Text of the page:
ONE IN SIX PEOPLE IN THE METRO DETROIT AREA faces hunger or food insecurity at some point in their lifetime. Food insecurity is defined as the inability to obtain sufficient food for their households. There is a very real, consistent need to provide help to families, ensuring they have enough resources.
“Our food helps some close the gap on what they earn and how much it costs them to live,” said Forgotten Harvest’s Director of Marketing and Communications, Chris Ivey. “For others, we are their main source of food for the family.”
He explained, “Forgotten Harvest is community supported and community focused. Our vision is one where these communities work together to end hunger –creating individual, neighborhood, economic, and environmental health.”
The Oak Park-based non-profit is Metro Detroit’s only food rescue operation and estimated to be one of the largest and most efficient operations in the country, providing more than 41.5 million pounds of food to over 260 partner agencies. Forgotten Harvest is a member of Feeding America, delivering resources to more than 46 million people through food pantries, soup kitchens, shelters, and other community-based agencies.
“THIS NEED SHOWS NO SIGNS OF DIMINISHING in the foreseeable future,” Ivey said. “The problem is not the lack of food but the ability to get that food to the people before it ends up in a landfill. Forgotten Harvest rescues surplus or ‘ugly’ food that might otherwise go to waste and uses it to feed people who would go hungry without our service. This food is provided free-of-charge to anyone who expresses the need for help.”
Forgotten Harvest’s volunteers come from all over the Detroit area. “As of now, most of our volunteer opportunities are filled up. A lot of people want to help this time of year,” Ivey said. “Our need for volunteers is a year-round challenge for us. Thankfully, we had over 18,000 volunteers last year that provided over 77,000 volunteer hours. Without them our organization simply couldn’t do what we do every day.” He added, “Our volunteer workforce gleans and repacks the rescued food into family-sized portions, and then we are able to distribute that food to Wayne, Oakland, and Macomb County shelters, farmers’ market style food pantries, and agencies throughout the entire 2000 square-mile Metro Detroit area.”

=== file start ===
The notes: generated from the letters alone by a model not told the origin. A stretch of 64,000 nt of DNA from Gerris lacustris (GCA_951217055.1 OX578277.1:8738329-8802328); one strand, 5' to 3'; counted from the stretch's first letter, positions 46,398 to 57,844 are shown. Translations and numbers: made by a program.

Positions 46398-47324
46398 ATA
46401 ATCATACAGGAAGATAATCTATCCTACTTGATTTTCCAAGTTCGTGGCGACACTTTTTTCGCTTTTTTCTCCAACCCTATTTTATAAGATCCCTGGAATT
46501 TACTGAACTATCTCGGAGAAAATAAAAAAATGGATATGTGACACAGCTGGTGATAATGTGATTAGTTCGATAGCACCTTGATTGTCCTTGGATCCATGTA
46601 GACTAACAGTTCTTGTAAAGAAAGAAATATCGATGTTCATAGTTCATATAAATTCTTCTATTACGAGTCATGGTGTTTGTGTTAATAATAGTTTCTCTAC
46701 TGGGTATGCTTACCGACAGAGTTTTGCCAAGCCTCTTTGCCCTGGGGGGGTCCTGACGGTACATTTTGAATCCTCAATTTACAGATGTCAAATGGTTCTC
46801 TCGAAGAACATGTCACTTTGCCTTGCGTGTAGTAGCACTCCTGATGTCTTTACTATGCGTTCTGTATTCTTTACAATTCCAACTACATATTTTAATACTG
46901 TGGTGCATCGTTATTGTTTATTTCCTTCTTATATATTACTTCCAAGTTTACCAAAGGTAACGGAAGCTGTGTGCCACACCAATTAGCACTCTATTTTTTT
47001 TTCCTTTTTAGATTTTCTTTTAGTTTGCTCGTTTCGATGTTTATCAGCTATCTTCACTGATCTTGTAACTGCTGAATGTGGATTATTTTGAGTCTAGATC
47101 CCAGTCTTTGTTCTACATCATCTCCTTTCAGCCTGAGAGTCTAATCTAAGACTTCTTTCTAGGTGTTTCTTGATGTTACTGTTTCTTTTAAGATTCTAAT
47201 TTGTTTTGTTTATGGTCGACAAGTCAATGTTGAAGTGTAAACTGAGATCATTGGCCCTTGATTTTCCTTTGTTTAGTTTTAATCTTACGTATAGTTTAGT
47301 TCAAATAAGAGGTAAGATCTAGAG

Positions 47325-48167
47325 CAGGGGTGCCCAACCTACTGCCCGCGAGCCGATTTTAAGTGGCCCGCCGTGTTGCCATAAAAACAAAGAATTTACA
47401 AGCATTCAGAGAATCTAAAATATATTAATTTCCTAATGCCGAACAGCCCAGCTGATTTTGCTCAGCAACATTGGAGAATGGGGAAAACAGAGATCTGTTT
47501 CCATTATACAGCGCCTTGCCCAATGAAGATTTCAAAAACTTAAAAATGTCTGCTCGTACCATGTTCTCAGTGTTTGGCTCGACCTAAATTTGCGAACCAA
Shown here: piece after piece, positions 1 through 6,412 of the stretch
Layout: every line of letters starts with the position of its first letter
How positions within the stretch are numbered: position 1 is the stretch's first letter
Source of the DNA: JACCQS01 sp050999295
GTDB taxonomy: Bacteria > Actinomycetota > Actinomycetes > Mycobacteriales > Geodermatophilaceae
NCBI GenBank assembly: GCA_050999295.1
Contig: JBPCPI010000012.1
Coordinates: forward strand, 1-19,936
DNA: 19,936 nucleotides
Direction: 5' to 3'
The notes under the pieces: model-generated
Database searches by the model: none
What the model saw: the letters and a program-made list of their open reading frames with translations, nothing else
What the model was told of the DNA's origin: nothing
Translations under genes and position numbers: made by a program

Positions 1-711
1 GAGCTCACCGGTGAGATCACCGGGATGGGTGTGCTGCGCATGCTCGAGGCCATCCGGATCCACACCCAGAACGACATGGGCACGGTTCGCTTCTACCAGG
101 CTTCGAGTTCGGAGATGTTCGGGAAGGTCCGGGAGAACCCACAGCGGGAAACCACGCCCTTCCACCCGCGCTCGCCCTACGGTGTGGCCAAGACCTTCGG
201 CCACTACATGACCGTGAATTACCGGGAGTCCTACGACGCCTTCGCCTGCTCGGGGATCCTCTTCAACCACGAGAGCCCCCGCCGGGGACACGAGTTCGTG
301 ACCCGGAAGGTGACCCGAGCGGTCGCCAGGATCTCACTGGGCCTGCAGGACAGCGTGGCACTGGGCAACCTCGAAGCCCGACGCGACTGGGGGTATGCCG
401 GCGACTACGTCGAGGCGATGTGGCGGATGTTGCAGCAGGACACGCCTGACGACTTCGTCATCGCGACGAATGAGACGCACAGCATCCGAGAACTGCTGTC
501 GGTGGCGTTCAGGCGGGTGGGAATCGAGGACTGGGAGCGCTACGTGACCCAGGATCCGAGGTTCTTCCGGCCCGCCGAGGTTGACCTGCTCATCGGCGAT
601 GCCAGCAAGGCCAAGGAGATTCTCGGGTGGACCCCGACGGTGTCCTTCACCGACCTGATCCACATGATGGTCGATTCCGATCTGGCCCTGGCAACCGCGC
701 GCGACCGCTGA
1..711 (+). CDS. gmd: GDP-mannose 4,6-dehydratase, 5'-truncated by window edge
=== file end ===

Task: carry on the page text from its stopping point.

The key is cross-departmental efficiency. Ivey said, “Because of the efforts of our food sourcing, logistics, and volunteer teams we can keep our fleet of 35 trucks on the road six days a week picking up from over 800 food donors such as grocery stores, farms, processors, manufacturers, warehouses, distributors, dairies, restaurants, caterers, entertainment venues, and sports arenas. Our trucks roll out of our warehouse starting at 7:30 A.M. and are not done until after 6 or 7 at night.”
As 2019 approaches, the organization has identified a new goal. Ivey explained, “Our goal moving forward of the Right Food, Right place, Right Quantity, Right Time will set us up for the future to be able to make the biggest impact on the community we serve by creating an enhanced, more sustainable food security network with nutrition food equity.”
The Forgotten Harvest warehouse is open Monday through Friday, 8:00 A.M. to 4:30 P.M, and Saturdays 8:00 A.M.-4 P.M. Monetary donations can be made at www.forgottenharvest.org.